The year 1913 found the Masonic Fraternity well established in Hawaii, but the three Lodges on Oahu were located in Honolulu, an inconvenient distance from the rapidly growing Army post at Schofield Barracks. Where ever there are freemen there must inevitably be Masons. On February 14, 1913, a group of men recognized each other as Masons in good standing assembled, in the quarters of William C. Grindley, for the purpose of establishing a Lodge of Free and Accepted Masons. This meeting resulted in a petition to the Grand Lodge of California, and after some necessary qualifications were met, a dispensation was grated on December 8, 1913. Schofield Lodge held its first meeting ten days later.
The first Lodge was located on the second floor of the Leilehus Department Store, on the Post, and in rooms that had been specifically built for the purpose. There was no other structure suitable with a suitable second story in the area. The Schofield quarters measured 40 feet by 40 feet, and the Lodge was required to pay a monthly rental of fifty dollars in gold coins for the first year and twenty-five dollars, also paid in gold coins monthly for the second payable in advance. The Lodge was furnished at a cost of $507.00, with the brothers advancing the money. The initiation fee for the three degrees was fifty dollars, dues were six dollars a year, and the Lodge opened with an initial membership of nineteen dollars.
The Charter was issued on October 15, 1914 and the Schofield Lodge became the 443rd Lodge within the jurisdiction of the Grand Lodge of California.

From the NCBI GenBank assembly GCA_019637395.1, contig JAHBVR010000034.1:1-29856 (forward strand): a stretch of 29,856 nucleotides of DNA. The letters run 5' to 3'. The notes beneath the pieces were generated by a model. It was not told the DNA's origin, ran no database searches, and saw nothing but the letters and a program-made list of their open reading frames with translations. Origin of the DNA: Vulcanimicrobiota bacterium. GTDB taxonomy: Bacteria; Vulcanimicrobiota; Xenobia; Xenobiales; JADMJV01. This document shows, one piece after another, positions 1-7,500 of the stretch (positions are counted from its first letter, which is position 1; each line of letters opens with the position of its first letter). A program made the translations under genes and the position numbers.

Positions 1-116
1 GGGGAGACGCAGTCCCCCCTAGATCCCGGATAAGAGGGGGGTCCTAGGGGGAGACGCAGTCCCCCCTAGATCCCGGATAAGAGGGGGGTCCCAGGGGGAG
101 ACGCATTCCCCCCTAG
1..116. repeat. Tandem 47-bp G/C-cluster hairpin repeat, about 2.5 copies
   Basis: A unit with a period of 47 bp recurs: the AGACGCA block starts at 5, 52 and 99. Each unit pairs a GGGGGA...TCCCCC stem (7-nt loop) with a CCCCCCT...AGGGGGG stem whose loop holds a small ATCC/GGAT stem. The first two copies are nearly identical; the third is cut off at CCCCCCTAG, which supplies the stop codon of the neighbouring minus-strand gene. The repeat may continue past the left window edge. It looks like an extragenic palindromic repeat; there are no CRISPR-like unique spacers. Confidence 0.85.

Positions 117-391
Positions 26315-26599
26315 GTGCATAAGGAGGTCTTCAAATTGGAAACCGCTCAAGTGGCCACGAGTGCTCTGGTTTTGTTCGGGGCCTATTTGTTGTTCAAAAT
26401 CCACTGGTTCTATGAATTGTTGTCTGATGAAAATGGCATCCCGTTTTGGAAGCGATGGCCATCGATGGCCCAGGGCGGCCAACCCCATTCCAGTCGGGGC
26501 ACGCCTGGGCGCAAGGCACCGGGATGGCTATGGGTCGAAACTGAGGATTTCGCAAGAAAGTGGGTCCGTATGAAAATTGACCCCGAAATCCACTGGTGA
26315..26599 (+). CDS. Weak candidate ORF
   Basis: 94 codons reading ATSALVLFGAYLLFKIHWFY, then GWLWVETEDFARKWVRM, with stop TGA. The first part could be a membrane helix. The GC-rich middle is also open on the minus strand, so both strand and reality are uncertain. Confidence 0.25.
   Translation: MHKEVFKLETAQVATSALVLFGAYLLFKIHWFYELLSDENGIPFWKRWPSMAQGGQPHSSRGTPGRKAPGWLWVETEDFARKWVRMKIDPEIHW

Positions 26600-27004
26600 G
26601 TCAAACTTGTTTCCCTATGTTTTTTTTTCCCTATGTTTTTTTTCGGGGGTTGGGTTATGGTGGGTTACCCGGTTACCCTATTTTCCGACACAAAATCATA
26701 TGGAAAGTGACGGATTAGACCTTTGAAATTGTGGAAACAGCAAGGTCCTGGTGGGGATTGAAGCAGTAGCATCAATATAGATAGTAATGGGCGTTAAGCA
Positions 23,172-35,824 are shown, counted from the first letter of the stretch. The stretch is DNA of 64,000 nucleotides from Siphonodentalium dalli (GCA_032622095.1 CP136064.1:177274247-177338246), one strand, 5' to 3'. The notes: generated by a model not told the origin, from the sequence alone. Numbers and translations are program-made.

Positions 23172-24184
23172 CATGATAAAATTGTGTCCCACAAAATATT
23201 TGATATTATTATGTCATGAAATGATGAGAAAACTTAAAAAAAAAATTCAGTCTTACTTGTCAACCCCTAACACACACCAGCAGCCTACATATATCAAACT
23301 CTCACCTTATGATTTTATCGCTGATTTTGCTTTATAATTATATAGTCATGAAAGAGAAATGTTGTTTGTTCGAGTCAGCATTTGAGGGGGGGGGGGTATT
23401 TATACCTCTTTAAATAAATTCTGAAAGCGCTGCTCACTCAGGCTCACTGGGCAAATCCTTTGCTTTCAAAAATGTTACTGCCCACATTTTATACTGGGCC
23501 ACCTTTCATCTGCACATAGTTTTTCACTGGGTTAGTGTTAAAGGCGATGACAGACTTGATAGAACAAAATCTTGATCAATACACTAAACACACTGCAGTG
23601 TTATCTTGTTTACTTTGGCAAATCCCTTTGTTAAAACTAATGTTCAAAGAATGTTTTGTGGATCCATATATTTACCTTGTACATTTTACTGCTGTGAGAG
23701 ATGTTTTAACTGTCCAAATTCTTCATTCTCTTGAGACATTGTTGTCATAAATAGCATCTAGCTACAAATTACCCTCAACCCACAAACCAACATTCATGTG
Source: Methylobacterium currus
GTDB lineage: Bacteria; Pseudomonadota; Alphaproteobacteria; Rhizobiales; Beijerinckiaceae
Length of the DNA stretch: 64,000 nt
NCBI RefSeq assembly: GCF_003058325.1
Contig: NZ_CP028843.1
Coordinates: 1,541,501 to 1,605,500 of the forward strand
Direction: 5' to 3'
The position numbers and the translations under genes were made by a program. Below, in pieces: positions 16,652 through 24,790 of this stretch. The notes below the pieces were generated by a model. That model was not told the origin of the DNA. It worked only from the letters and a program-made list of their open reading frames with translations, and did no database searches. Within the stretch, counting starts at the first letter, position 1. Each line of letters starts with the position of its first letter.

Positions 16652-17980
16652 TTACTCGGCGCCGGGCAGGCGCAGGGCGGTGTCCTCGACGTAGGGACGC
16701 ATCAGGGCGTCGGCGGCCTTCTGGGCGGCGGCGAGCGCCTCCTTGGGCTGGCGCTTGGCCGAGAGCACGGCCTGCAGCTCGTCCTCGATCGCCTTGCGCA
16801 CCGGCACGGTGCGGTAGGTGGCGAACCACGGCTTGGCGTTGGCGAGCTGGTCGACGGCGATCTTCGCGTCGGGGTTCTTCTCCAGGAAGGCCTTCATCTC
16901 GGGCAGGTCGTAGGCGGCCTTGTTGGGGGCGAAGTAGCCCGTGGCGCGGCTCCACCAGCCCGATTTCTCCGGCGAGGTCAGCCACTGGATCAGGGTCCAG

On May 25, 1915, the future of the lease having become somewhat questionable, a proposal was made to erect a new lodge hall on the U.S. Reservation at an established cost of $4,200. Nothing materialized from this idea, but the dream of a new home persisted, and on April 21, 1917, an architect was commissioned to design a new temple.
This project also failed and the Lodge continued to meet in its old quarters until 1919, when the lodge building became scheduled for demolition. Something had to be done, and done quickly.
Worshipful Master David P. Solomon came to the rescue of the Lodge by erecting a two story building, the Lodge quarters on the second floor and a garage operated by W. M. Solomon on the ground floor. Access to the Lodge Room was by means of a hinge outside ladder that could be drawn up when the Lodge was in session. Tiling the Lodge became a simple matter.
The Lodge settled down in its new home, and for the next few years the Lodge business continued in its normal course. In 1925, due to the death of Worshipful Brother Solomon, the lodge was closed and the ground floor became a Chop Suey Parlor.
The Lodge continued to grow and to meet amidst the appetizing aroma that drifted up from below, but in 1931 the site was required for military use and Schofield Lodge had to move again. A Building Committee was appointed, and their efforts resulted in Schofield Lodge’s new home on beautiful banks of Lake Wilson. It was erected at a cost of $12,162.33, and it was named the “Hubert Wood Memorial”. Schofield Lodge occupied their home until February of 1969 when it was forced again to move.
However, this possibility had been foreseen, and the Building and Finance Committee had been active and hardworking. Resulting in the beautiful Temple we now occupy. Its cornerstone was laid on Saturday, June 29, 1968 and the first meeting was held on December 10, 1968.
On May 20, 1989 Hawaii Grand Lodge is established and action was taken whereby constituent Lodges in the Hawaii jurisdiction would discontinue the use of Lodge numbers, and be identified by name only. Schofield Lodge obtains a new charter under the Grand Lodge of Hawaii later that year.
Schofield Lodge continues to be a strong military lodge bringing in the majority of its member from the nearby Army base. Even though these members are often called to serve there country they always have a place to call there Masonic home.